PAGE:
- Real and nominal return
- Calculating real return in last year dollars
- Nominal interest, real interest, and inflation calculations
- Relation between nominal and real returns and inflation
- Indexing and its limitations
- Lesson summary: nominal vs. real interest rates
- Nominal vs. real interest rates
Relation between nominal and real returns and inflation. Created by Sal Khan.
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- At the end of the video, Sal says that (1+N)=(1+R)(1+I) makes a ton of sense.
Why is that, from a basic theoretical standpoint?(32 votes)
- I think the equation is more logical when you have Real rate is Nominal divided by Inflation. Ie, your Real rate is how much your Nominal rate is beating Inflation by.
The way he wrote it, Real rate times Inflation rate equals the Nominal rate you would need. Which makes sense, too, but sounds weirder to me.(41 votes)
- at3:10- where did the first 1+I (the denominator) goes? He cancels the numerator, but where does the denominator go?(13 votes)
- Ah! Just get it:
(1+I) / (1+I) + [(1+N) - (1+I)] / (1+I) is the same as: [(1+I) + (1+N) - (1+I)] / (1+I)
meaning the dominator does not change, simple rule: 1/2 + 2/2 = 3/2(17 votes)
- is this the Fisher Effect?(7 votes)
- An economic theory proposed by economist Irving Fisher that describes the relationship between inflation and both real and nominal interest rates. The Fisher effect states that the real interest rate equals the nominal interest rate minus the expected inflation rate. Therefore, real interest rates fall as inflation increases, unless nominal rates increase at the same rate as inflation. in other words: The Fisher effect can be seen each time you go to the bank; the interest rate an investor has on a savings account is really the nominal interest rate. For example, if the nominal interest rate on a savings account is 4% and the expected rate of inflation is 3%, then money in the savings account is really growing at 1%. The smaller the real interest rate the longer it will take for savings deposits to grow substantially when observed from a purchasing power perspective.(19 votes)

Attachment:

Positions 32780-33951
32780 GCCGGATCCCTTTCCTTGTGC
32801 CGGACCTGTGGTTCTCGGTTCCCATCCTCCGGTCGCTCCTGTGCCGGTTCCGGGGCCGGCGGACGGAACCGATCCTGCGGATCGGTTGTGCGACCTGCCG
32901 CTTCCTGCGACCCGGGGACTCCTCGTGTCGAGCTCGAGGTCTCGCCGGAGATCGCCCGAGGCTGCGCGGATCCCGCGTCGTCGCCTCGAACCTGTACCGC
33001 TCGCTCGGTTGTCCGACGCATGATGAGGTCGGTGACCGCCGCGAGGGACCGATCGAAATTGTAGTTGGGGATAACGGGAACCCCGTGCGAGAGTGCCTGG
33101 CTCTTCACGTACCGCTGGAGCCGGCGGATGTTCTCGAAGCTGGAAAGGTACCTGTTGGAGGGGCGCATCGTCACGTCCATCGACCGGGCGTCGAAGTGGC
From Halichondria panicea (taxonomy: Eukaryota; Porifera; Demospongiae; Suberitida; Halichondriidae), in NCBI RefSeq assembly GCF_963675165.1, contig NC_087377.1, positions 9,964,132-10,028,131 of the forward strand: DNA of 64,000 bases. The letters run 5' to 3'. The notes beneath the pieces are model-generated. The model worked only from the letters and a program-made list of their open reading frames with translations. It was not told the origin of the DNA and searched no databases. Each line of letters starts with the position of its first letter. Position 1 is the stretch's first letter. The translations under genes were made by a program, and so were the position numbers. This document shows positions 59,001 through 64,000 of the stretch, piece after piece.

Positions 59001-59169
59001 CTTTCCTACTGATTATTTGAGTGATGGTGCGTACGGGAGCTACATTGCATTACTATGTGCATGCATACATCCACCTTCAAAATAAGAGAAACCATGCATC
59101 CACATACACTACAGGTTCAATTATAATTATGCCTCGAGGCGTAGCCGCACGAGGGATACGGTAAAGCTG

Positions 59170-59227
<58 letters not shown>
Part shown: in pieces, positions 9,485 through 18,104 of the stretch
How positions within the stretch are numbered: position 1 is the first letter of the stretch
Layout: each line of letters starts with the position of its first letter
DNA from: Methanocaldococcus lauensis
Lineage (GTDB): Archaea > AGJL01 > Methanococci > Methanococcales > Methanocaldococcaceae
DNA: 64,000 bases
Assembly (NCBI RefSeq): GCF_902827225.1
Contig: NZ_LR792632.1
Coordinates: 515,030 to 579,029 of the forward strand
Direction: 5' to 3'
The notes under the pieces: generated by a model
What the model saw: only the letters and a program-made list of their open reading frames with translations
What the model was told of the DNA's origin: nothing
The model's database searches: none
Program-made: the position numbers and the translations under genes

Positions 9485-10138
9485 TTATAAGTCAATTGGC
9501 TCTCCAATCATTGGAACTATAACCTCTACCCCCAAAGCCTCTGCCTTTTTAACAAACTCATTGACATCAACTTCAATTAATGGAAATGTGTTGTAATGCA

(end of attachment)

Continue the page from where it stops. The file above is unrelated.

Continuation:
- I still dont get why Sal is simplifying at the end in green color? any simple explanation? thank you!(3 votes)
- You twist and turn an equation however you like as long as you stick to the correct mathematical principals. The last move was just to make everything that much clearer from a logical viewpoint. He's saying the nominal rate of growth (1+N) equals the real rate of growth (1+R) times the inflation rate (1+I).(6 votes)
- How did he get rid of P? Theres only one P for each? At2:00(2 votes)
- Imagine it like this, in a simpler fashion:
(p*a - p*b)/ p*c
Both of the values on top are divided by the single value on the bottom, so the single P on the bottom can get rid of both Ps on the top.
Does that answer the question?(5 votes)
- why is 1 = (1+I) / (1+I) ??(1 vote)
- I can see how "( ( 1 + N ) - ( 1 + I ) ) / ( 1 + I ) = Real Rate" is a useful formula given that the principal (P), the nominal rate (N), and the inflation rate (I) are pre-determined and a financial advisor or economist would be tasked to find the real rate of return for a client or an employer, etc.
How is the end game of this video, resulting in "( 1 + N ) = ( 1 + R ) ( 1 + I )", an applicable equation in a real life scenario? For example would it be useful for the same financial advisor or economist to cross-check or provide proof of their work? Just curious, thanks!(2 votes)
- throughout the video, Sal says "compounded by nominal/real interest rate". what does that mean?(1 vote)
- compound is a tricky word that has a nuanced meaning. The most useful definition here would be something along the lines of "to make bigger or greater by counting all the parts of the whole"
So you are taking the the original amount and ending up with a new amount (the new "whole") that counted the original amount and the effect of the interest rate (the "parts" of the "whole").